Carrie’s situation is much more clear-cut: After bumping into her old Vogue editor, Enid Frick (Candice Bergen), Carrie is desperate to get Enid to mention her memoir in Enid’s very successful newsletter, Ask Enid. She’s so desperate, in fact, that even though she’s a little insulted when Enid lumps the two of them into the same age demographic, she decides to attend Enid’s launch party for her new online magazine for women of a certain age, Vivante — it’s French for “alive.” Thankfully, Carrie eventually recognizes her own inherent ageism, but that’s only because Gloria Steinem gives a rousing speech at the party about how age is the new frontier of revolution. Otherwise, I guess, Carrie would’ve just continued on with her vow to never be in a picture with a woman using a walker. Carrie remains a monster, but she’s our monster.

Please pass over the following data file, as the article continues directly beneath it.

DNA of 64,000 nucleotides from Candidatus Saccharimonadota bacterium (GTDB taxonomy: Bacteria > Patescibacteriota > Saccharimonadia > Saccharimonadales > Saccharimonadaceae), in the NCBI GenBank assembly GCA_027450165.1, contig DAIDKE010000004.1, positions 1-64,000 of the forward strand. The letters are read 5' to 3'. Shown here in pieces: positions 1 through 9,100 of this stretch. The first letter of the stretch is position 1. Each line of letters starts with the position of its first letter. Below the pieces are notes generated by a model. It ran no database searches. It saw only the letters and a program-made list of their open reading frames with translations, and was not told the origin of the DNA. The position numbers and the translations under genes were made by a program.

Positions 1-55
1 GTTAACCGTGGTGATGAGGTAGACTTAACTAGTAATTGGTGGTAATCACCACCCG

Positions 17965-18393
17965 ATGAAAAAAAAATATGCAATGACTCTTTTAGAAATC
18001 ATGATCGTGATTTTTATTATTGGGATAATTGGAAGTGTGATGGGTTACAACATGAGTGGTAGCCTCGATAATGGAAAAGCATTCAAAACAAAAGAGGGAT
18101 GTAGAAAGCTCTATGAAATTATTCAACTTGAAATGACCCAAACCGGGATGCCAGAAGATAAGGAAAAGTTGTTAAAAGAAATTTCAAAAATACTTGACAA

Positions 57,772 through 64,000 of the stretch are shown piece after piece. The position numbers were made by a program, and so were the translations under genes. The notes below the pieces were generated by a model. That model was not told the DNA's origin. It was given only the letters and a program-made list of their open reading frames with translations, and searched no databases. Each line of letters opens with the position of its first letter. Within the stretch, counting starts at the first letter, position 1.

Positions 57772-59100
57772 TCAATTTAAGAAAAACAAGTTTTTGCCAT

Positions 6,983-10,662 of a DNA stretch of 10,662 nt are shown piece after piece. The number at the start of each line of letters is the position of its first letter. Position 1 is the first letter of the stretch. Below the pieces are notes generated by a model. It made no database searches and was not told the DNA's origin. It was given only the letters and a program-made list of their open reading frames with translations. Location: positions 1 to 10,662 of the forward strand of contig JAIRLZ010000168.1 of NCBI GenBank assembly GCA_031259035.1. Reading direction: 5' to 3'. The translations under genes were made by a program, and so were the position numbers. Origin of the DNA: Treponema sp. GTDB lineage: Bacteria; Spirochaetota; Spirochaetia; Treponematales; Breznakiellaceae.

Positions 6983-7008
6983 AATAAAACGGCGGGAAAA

Carrie’s feeling extra sensitive about her age because, on top of the Enid stuff, she started getting texts from an interested suitor who looks to be much, much older than she is. “Was my life recently hacked by the AARP?” she wonders to Seema. It turns out it was good ol’ Bitsy — she is, of course, also at Enid’s party — who gave this guy Carrie’s number after their run-in at the nail salon. Bitsy pushes for Carrie to call Marlon. He is apparently the best sex she’s had since Bobby died, thanks to his generous endowment, if you know what I mean. And if you don’t know what I mean: His nickname is the Tripod. Carrie is an awkward human on a good day, so imagine how she reacts to Bitsy sending her a dick pic of Marlon while Gloria Steinem addresses the group. The cuts between Gloria, Bitsy giving a thumbs-up, and Carrie’s horrified face is high art.